Target Tracking in its simplest possible description can be defined as:

"Target Tracking is the prediction of the future location of a dynamical system based on its  estimates and measurements."

Analyzing this statement, one shall critically raise questions like: "What other possible information could be obtained by the target tracking?", "How do we model the target dynamics and how is it updated with measurements?", "What kind of measurements do we receive?", "Do we have other useful information available?", etc., etc. The list of questions could be continued depending on the specific environment for which the tracking algorithm is designed. A very important question is the number of targets being tracked since various issues arise for multiple target tracking (MTT). The single target tracking (STT) system is widely used to redirect the sensor pointing angle to follow the target, whereas the MTT covers a certain area commonly called the field of view (FOV). Within the FOV several sensor can receive measurements at irregular intervals, which are required to be assigned to the possible multiple targets by a complex date association logic. Initially developed track-while-scan (TWS) systems for STT have been extended for the MTT application as described by Hovanessian. Modern MTT techniques combine data association and Kalman filtering as developed by Bar-Shalom and Singer.

The topic of target tracking involves a broad area of research interests, such as:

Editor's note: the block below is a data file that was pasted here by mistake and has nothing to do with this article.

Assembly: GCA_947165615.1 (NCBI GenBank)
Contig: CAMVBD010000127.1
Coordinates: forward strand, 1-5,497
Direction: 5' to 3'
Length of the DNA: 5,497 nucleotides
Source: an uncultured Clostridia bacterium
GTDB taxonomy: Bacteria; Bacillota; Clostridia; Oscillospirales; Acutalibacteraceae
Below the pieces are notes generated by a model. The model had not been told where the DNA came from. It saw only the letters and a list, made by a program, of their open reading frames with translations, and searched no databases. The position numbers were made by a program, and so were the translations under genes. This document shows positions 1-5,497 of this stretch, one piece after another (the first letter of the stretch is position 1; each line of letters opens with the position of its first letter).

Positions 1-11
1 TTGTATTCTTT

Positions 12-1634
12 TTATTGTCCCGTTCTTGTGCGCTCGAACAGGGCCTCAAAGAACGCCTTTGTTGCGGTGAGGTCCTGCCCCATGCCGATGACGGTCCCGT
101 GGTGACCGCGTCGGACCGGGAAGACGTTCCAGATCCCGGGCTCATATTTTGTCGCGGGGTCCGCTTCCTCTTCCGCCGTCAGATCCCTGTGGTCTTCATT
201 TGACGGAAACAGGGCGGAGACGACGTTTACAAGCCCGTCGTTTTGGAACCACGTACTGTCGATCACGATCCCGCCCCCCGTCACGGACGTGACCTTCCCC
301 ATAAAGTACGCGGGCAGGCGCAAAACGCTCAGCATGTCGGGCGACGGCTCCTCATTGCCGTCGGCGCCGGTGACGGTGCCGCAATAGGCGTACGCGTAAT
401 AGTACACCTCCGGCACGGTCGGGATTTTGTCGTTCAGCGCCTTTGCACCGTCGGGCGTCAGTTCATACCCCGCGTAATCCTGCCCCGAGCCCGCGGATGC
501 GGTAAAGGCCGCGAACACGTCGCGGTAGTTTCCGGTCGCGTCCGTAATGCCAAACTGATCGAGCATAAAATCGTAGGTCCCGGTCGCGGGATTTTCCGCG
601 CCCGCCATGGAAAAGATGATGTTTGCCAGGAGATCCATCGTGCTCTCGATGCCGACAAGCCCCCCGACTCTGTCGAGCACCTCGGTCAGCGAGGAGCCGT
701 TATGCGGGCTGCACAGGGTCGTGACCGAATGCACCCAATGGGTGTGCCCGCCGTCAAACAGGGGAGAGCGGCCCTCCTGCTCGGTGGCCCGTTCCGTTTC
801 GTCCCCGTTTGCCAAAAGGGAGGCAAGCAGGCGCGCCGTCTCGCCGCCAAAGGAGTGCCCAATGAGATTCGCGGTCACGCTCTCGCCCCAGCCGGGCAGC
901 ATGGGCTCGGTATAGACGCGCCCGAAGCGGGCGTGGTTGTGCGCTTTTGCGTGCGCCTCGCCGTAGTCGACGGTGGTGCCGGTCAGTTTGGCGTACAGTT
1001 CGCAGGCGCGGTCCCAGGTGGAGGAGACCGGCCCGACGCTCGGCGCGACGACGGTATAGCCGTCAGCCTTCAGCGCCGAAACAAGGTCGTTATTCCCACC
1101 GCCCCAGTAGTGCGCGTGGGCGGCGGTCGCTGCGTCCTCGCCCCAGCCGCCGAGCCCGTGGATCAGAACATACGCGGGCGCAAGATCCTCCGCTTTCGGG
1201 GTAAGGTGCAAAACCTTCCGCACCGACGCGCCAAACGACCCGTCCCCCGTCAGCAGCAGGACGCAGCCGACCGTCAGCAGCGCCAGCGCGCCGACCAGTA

Preceding the above, a precise definition of target tracking found in "Design and Analysis of Modern Tracking Systems" by Samuel Blackman and Robert Popoli, 1999 states as:

    "The target tracking objective is to collect sensor data from a field of view containing one or more potential targets of interest and to then partition the sensor data into sets of observations, or tracks , that are produced by the same sources. Once tracks are formed and confirmed (so that background and other false targets are reduced), the number of targets can be estimated and quantities, such as target velocity, future predicted position, and target classification characteristics, can be computed for each track." (qtd. in Blackman, Popoli 1999)

These web pages are intended to contribute to the tracking community with the development of novel methods in target tracking and as a source of applications and references.

Content last reviewed: 28 Jul 2003 11:10:33 -0400 December 06., 2002